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Research in the Romano lab is focused on studying cancer drug resistance using a conjunction of mouse modeling, functional genomics and computational biology. We study intrinsic and acquired molecular mechanisms by which tumor cells resist targeted and/or immunotherapy approaches, with the final aim of developing novel therapeutic strategies for cancer patients. We are particularly interested in:

The tumor-stroma immunological axis in minimal residual disease

Multiplex staining of immune cells and chemokines in mouse tumor samples. Source: Romano Lab

Multiplex staining of immune cells and chemokines in mouse tumor samples.

When a small group of drug-tolerant cells evades treatment, it can give rise to a minimal residual disease, where tumor cells linger in a dormant state. As minimal residual disease can fuel relapse and metastasis, its eradication is fundamental to obtain long-lasting clinical effects. We are currently optimizing chemokine-based approaches to influence the composition of the immune infiltrate and direct the immune system towards eliminating residual tumor cells.

The role of tumor suppressors in cancer drug resistance

Patient relapse. The role of tumor suppressors in cancer drug resistance. Source: Romano Lab

PET-scan of a metastatic melanoma patient who initially responded to therapy but eventually developed resistance.

Most of the current targeted therapy approaches inhibit oncogene activity (i.e. BRAF inhibitors, EGFR inhibitors), often obtaining impressive clinical responses. Nevertheless, cancer is a genetic illness where at least 2-3 tumor suppressor gene mutations are usually required for tumorigenesis. Our lab uses functional genomics experiments to detect and anticipate tumor-suppressor-mediated resistance mechanisms to targeted therapy. We aim to develop effective counter-therapies to administer in conjunction or substitution to current standard of care approaches.

Immunological mechanisms of HIV and cancer co-morbidity

People living with HIV (PLWH) are more prone to develop cancer due to their lowered immune surveillance. Although antiretroviral therapy has sharply decreased the prevalence of AIDS-defining cancers, there has been an increased incidence of non-AIDS-defining cancers. Importantly, PLWH who develop cancer show a significantly higher mortality rate than uninfected people. PLWH are generally less immunocompetent at a basal level, and evidence suggests that antiretroviral therapy can deplete T-cells in the tissues of specific subtypes of patients. Consequently, PLWH are at a major risk of developing an incomplete response to therapy and eventually relapse. We aim to develop adjuvant treatment strategies to anticipate drug resistance and improve the outcome of cancer treatment in PLWH.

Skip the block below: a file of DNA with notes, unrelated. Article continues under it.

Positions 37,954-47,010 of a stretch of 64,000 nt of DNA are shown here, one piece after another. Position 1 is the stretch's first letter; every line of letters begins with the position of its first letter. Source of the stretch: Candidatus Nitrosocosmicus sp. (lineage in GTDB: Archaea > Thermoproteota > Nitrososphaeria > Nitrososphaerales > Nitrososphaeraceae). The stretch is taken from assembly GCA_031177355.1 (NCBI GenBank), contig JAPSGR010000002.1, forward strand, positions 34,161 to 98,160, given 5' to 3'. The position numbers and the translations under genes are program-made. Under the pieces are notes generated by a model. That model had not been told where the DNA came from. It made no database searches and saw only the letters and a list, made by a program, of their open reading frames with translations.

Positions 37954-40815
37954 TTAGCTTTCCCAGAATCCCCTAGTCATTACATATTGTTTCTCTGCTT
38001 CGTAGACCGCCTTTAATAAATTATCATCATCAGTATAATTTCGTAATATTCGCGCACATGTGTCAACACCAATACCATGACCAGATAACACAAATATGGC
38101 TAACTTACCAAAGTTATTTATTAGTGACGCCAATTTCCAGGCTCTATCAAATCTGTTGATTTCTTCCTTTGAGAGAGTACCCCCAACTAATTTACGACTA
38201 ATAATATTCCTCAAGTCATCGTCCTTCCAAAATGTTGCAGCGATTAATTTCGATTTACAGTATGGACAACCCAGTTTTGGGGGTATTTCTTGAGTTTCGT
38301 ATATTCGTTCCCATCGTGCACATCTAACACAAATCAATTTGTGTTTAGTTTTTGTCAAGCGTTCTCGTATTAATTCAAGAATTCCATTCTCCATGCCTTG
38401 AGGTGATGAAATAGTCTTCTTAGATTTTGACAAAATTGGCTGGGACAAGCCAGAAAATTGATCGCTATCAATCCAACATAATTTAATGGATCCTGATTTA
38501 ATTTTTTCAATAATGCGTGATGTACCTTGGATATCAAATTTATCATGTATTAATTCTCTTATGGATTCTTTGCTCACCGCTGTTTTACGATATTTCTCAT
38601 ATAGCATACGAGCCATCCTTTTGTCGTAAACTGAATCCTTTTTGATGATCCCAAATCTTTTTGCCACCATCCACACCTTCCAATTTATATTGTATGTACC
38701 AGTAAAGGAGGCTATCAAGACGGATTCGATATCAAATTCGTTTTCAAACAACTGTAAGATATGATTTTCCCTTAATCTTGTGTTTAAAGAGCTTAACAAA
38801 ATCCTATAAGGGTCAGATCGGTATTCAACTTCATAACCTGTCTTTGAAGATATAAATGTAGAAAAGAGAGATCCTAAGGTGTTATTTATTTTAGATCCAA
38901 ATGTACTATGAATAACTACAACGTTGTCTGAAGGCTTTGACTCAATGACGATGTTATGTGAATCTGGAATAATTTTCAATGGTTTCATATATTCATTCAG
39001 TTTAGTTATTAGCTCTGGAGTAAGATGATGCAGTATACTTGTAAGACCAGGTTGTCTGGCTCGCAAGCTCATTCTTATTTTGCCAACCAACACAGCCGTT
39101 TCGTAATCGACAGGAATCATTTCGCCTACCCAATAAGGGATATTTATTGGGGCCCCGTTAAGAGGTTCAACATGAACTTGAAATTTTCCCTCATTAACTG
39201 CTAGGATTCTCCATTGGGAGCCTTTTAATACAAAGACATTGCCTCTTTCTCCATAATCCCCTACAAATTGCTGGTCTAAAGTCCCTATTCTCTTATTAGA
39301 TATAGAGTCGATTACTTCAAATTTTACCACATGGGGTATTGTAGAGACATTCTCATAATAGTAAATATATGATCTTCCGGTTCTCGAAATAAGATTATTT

The Romano lab has experience in:

  • Mouse models of cancer (GEMM, xenografts, syngeneic)
  • Biological validation of targets through functional genomics (knock-in, knock-out, CRISPR, Cre-LoxP)
  • Drug and genetic screening to identify actionable targets of drug sensitivity (CRISPR screens, chemical library screens)
  • Micro- and nano-particle delivery of immunomodulating compounds
  • Bioinformatic analysis of "omic" data (RNAseq, WES, RPPA) on patient and mouse samples
  • Collaborations across the US and global institutions for coordinated development of translational projects

Bioinformatic deconvolution of tumor immune infiltrate before and after treatment. Source: Romano Lab
Bioinformatic deconvolution of tumor immune infiltrate before and after treatment.

Open Position

The Romano lab is currently looking for a motivated research assistant willing to contribute to the scientific growth of the laboratory. Click here for additional information. Students (grad and undergrad) and potential collaborators are always welcome to contact Dr. Romano for questions, ideas and suggestions.

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